This week it’s raining in Switzerland. It’s actually raining buckets. So instead of enjoying the summer, we are discussing the newly released error indications, a.k.a. „probabilistic weather forecasts“, in the official weather apps of the Swiss government agency MeteoSwiss. Which, by the way, now also pushes AlertSwiss emergency notifications, so you better get yourself set up in these uncertain times. Oh, and need I mention the data is partly open? Let’s #hackweatherdata
Bild: Ein Blick hinter die «Kulissen» der Lokalprognosen von MeteoSchweiz, 11. Mai 2021
MeteoSwiss introduce numerical forecast models in their website, a standard feature of weather forecasts. Their information is for the moment only available in Ger/Fre/Ita, so I’m going to try to translate some of this here for my own curiosity and general interest. In short, despite a lot of progress in extrapolating the climate ‚in silico‘, some processes are still not adequately represented by data models - a weather process is often not represented using „physical laws“, but in a simplified way using „surrogate“ models and data.
There is a very readable introduction to this in English by Chuck Doswell and Harold Brooks at the US National Severe Storms Laboratory. Of course, even the best models are only as good as your measurements - which, at MeteoSwiss, are really precisely calibrated but still not infallible. Knowing how much your interpretations deviate from the data is very important, something we like to forget…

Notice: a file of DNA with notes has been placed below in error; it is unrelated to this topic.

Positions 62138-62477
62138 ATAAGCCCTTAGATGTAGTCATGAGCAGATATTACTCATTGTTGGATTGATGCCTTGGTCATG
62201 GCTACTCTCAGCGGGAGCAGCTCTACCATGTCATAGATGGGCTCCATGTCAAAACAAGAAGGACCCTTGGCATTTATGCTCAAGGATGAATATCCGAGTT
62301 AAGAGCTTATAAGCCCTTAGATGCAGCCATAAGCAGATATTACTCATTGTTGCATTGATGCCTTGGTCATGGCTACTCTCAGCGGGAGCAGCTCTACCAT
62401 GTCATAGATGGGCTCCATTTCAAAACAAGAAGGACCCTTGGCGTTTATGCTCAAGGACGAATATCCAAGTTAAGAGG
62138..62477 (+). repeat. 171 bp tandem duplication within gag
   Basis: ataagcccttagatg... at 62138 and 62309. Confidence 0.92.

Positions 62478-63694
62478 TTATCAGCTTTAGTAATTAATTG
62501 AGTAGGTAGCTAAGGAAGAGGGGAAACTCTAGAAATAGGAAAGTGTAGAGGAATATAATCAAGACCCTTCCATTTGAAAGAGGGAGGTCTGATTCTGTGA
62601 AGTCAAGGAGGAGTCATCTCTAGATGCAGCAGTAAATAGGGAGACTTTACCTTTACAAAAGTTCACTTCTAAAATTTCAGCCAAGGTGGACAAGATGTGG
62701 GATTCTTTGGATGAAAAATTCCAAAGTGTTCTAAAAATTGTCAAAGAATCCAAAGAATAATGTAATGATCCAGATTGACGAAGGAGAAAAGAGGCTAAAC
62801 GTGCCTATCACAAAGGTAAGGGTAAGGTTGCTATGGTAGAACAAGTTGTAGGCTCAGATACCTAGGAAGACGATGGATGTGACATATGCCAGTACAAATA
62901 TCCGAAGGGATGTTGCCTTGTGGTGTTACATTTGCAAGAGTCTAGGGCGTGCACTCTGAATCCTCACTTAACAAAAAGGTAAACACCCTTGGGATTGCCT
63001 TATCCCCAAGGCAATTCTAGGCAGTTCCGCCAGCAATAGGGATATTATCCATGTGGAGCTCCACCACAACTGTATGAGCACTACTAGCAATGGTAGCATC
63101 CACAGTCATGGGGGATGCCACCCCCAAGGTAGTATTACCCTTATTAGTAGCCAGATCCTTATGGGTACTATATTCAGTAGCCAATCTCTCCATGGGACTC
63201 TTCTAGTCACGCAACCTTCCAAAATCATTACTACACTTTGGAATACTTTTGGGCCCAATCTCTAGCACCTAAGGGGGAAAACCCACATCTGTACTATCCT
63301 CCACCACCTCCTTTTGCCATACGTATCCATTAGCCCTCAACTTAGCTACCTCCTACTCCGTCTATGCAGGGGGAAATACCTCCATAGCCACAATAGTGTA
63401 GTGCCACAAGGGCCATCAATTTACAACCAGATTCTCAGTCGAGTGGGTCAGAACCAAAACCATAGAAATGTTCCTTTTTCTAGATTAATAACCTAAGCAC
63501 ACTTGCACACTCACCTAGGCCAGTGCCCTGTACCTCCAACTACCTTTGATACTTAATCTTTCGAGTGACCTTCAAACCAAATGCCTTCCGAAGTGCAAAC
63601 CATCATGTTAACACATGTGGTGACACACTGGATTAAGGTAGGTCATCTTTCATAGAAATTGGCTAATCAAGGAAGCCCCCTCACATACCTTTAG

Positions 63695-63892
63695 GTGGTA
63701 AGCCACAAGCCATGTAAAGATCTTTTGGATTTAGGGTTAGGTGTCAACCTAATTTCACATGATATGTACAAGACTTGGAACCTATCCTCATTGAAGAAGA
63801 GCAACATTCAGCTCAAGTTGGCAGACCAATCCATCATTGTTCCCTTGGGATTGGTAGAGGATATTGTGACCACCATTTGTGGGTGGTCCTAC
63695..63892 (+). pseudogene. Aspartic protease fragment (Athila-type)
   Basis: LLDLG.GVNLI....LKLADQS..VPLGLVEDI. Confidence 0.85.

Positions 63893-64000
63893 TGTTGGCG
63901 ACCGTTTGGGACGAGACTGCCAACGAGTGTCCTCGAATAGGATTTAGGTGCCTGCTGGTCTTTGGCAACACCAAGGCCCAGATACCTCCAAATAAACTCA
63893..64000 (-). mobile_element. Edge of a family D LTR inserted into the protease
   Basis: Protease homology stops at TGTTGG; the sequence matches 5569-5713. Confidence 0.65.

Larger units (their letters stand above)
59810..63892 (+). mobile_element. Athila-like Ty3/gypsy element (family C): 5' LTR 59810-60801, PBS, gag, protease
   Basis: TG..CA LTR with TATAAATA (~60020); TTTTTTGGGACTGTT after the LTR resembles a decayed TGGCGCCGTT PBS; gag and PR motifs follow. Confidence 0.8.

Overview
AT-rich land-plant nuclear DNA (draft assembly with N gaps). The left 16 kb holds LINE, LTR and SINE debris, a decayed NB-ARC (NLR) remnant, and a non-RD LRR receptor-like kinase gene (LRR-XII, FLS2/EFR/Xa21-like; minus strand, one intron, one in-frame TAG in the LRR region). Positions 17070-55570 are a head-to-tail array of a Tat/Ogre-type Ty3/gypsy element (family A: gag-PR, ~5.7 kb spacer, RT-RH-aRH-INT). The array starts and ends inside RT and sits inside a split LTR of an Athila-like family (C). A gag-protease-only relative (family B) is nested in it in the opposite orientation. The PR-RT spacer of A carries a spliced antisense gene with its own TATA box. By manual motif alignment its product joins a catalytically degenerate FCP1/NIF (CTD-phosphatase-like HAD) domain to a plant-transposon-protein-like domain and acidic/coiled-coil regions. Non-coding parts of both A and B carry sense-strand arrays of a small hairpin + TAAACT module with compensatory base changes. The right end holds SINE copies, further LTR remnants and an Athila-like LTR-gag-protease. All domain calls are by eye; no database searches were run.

So how does this actually work, like, if you wanted to do the math? The MeteoSwiss documentation helpfully explains:
From the ensemble scenarios, a median scenario can be calculated - for a given place and time - for each meteorological parameter, which by definition is the one for which half of the ensemble forecast scenarios give a higher value and the other half a lower value. To quantify the most extreme values predicted by these scenarios, the highest 10 per cent of the maximum values and the lowest 10 per cent of the minimum values are used in each case. Thus, in mathematical statistician jargon, the value below which the lowest 10 per cent lie is called the 10 per cent quantile (Q10) and the value above which the highest 10 per cent lie is called the 90 per cent quantile (Q90). (The median is thus nothing other than the 50-% quantile). (meteoswiss.admin.ch)
While this approach has long ago become part of the work of forecasters and integrated into their services (browse the Climate bulletins and key terms page for more on communicating probabilistically), most people still love to complain when the forecast does not match the situation. So the information about how much certainty there is in the forecast needs to flow into the graphical representation, especially of local forecasts. Hence, error bars!
In our social media discussion, we explored the MeteoSwiss app’s new visualizations, how they differ from the desktop version, and what we think about the usability and impact of all this on everyday users. I look forward to see more comments on the practice and impact of visualizing uncertainty.
Many thanks to Adina Renner, Ralph Straumann and Joël Fisler for precipitating (ha ha) today’s post. Stay safe, don’t read too much into the graphs, and let’s get inspired by this incredibly agile frog to go #hackweatherdata